Board­ing House Reach ses­sions. The al­bum was recorded with more than a dozen other mu­si­cians, and in Jan­uary, White chose the band to ac­com­pany him on the road. “There were, like, four key­board play­ers on the record­ings and at first I wanted to bring them all out and take turns, but I needed to con­dense it down to some­thing work­able,” White ex­plains.

The play­ers on the al­bum had been a mix­ture of “high-level pro­fi­cient mu­si­cians and more pri­mal au­to­di­dacts”, says bassist Char­lotte Kemp Muhl – one half of The Ghost Of A Saber Tooth Tiger with Sean Len­non, and who places her­self in the lat­ter cat­e­gory. Muhl first met White at Beastie Boy Adam Yauch’s funeral in 2012. She played in ses­sions in New York and de­scribes them as “very ca­sual... I thought he would be re­ally in­tense like James Brown but he was quite the op­po­site.” She says it was like a “cool lit­tle fam­ily”. This sen­ti­ment comes up re­peat­edly – the sense that White, the youngest of 10, builds teams he can trust but whose com­pany he can en­joy. Muhl says that as a pro­ducer, White is a “horse whis­perer”, qui­etly sup­port­ive. Even when be­ing in­ter­viewed, he of­fers sev­eral “good ques­tion” nods by way of en­cour­age­ment.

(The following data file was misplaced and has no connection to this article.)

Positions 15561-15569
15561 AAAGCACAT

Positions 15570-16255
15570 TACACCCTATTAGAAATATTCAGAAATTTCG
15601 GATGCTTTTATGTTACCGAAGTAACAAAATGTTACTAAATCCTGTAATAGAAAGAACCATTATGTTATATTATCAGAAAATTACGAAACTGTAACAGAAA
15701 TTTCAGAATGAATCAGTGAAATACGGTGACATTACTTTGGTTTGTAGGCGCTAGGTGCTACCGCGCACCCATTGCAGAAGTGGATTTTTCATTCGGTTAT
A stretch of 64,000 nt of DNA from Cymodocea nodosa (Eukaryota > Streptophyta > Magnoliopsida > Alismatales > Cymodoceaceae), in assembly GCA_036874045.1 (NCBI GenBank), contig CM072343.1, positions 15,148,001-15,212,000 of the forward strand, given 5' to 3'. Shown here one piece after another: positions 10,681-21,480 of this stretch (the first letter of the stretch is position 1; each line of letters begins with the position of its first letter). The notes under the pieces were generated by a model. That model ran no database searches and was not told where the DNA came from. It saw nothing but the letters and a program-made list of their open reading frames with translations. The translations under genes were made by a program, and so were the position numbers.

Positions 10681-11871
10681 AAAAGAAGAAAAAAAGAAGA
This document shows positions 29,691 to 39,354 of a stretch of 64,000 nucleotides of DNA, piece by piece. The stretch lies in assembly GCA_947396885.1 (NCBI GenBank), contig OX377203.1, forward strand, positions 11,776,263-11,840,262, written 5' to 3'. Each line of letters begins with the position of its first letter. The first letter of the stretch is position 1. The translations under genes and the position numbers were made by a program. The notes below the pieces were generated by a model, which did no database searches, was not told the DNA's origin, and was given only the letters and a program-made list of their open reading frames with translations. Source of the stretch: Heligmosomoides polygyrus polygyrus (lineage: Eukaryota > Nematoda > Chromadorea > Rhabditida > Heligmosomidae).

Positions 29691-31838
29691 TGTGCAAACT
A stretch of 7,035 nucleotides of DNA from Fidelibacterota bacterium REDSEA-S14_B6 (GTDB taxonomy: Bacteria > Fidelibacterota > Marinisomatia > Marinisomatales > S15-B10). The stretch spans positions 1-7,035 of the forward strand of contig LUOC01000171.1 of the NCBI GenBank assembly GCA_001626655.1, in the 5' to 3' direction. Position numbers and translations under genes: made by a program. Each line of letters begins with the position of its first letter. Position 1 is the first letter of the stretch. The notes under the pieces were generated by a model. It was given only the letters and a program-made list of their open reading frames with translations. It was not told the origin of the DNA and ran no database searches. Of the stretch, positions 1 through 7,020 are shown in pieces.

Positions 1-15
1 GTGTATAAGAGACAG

The al­bum was recorded by two dif­fer­ent bands – one in New York and the other in LA – and then fin­ished at White’s stu­dio in Nashville. A big in­flu­ence was White’s ex­pe­ri­ence on 2016’s A Tribe Called Quest al­bum, We Got It From Here… Thank You 4

Your Ser­vice. White wanted to record with hip-hop and R&B artists who could play live. He watched YouTube videos and then signed up con­trib­u­tors like Kanye West bassist NeonPhoenix. “I wanted peo­ple I’d never played with be­fore,” he says. “Peo­ple who would re­ally branch out. If you are play­ing a song with a coun­try struc­ture with a room of coun­try mu­si­cians, it’s go­ing to be a coun­try song. But if you do that same song with R&B mu­si­cians it can be to­tally dif­fer­ent, and that’s the space I was look­ing for. It’s a very spe­cific kind of mu­si­cian who can em­u­late songs that were prob­a­bly made from sam­ples and con­structed by a pro­ducer. That was the type of mu­si­cian I thought would be fun to record with.”

One was Louis Cato, who has recorded with Q-Tip and played drums, bass and gui­tar on Board­ing House Reach. Cato played in New York with Muhl, key­boardist Neal

Evans and per­cus­sion­ist Bobby Al­lende. “You do a rock ses­sions with rock cats, it’s a dif­fer­ent kind of fun,” ex­plains Cato. “You do a rock ses­sion with a bass player who is a singer-song­writer and a key­boardist from funk and a Cuban per­cus­sion­ist – it makes for a dif­fer­ent soup. It is clam chow­der ver­sus gumbo. But Jack is the through line for all the places the record goes.”